Interest can pose as a considerable expense on top of your primary purchases. While you should strive to avoid incurring interest on any purchase, life happens and a low-interest card can lessen the blow. For users looking for additional savings and access to affordable credit, a low-interest credit card is the answer.

How A Low-Interest Credit Card Saves You Money

Low-interest credit cards can save you money by not tacking on significant additional charges to the principal of your original charge. For example, if you purchase a $100 product with a credit card you are responsible for paying back the principal ($100), plus the interest which can range to an average high of 24% or more. A low-interest card will charge you in the lower range of <10% to 17.99%, costing you up to $17.99 a month in interest. This is opposed to higher-interest cards which can set you back 18% or more per month.

While these ranges aren’t significantly different at first glance, they can mean the difference in hundreds or thousands of dollars over time. This all depends on the range of interest, the balance on credit, and the time you take to pay it off.

The Difference Between Low Interest and 0% APR

Be aware that 0% APR is different from a low-interest credit card. 0% APR is typically a temporary introductory offer that credit card companies use to incentivize potential cardholders to apply. This intro offer traditionally is only offered to new cardholders, for a set amount of time (ex. First 6 – 15 months) upon approval. During the 0% APR offer, interest charges are eliminated for the allotted time frame and resumes once the time lapses.

For instance, if you were approved for a credit card that possesses a 6-month 0%APR offer, then your first 6 months will incur no interest charges. This does not mean you have no payments for 6 months (that’s a different offer entirely), you are still required to pay the minimum balance but you won’t be charged interest. So if you rake up a $1,500 balance, on month seven you will be charged interest on that balance.

While credit cards can both offer 0% introductory APR and then follow up with low interest after the offer ends, it’s usually not the case. For these cards, once the offer expires, average to high interest typically takes its place and can range from 18% on up.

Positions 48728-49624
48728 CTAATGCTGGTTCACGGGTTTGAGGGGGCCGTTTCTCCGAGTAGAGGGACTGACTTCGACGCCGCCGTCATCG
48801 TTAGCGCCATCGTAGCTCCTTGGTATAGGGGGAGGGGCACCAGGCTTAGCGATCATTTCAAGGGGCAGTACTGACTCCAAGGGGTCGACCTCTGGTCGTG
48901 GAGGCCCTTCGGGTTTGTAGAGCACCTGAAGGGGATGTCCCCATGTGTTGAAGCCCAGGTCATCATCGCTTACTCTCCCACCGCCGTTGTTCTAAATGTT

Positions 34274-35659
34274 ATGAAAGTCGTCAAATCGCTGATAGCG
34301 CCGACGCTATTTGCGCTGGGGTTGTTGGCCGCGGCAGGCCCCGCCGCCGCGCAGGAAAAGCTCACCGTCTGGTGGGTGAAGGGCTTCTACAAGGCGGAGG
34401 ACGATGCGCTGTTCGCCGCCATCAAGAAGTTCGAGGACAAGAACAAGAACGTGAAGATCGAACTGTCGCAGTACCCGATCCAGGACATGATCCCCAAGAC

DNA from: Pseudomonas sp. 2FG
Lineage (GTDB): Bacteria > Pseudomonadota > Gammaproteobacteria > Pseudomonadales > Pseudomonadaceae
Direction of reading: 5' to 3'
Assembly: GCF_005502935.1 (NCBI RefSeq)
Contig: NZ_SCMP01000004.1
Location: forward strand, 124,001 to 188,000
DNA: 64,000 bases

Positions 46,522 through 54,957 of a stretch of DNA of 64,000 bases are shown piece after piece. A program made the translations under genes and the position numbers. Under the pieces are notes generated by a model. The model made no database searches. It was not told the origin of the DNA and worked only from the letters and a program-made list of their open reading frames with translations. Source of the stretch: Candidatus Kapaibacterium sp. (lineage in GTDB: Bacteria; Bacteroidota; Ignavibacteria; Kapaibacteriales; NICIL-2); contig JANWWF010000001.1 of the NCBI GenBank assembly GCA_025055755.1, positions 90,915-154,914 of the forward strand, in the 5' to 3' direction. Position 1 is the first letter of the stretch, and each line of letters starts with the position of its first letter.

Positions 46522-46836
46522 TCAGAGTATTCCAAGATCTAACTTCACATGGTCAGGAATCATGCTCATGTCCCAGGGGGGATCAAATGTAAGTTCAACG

Who a Low-Interest Credit Card is Good For

A low interest credit card can be beneficial to anyone who is unable or chooses to not pay their credit card balance in full each month. Interest is only charged once per month, however the card companies have been known to charge interest to the outstanding balance at day 21. As previously mentioned you should always attempt to avoid interest charges (because who has money to waste?). However, if you are put into a position of using your credit card with no way to cover the total balance within the 21 day grace period, a low interest option is the best option.

  • A low-interest rate on a credit card is anything below 10%. However, this can be a rarity since the average interest rate rests between 18% and 24%. Your rate will depend on your card company and a variety of other factors like your credit score health.

  • A good interest rate on a credit card falls between 10% and 17.99%. Anything within this range beats the industry average for credit card holders which currently stands between 18% and 24%.

  • Credit card holders who plan on holding a balance on their credit card for longer than 21 days should consider a low-interest credit card. In the event that you don’t pay off the balance during this time, you will be charged a generally lower percentage in interest between 10% and 17.99%. 

  • 0% APR offers are typically short-term introductory offers that suspend your account’s interest charges for a pre-set amount of time. A 0% APR offer usually lasts up to 15 months and is used as an incentive to attract potential cardholders to sign up.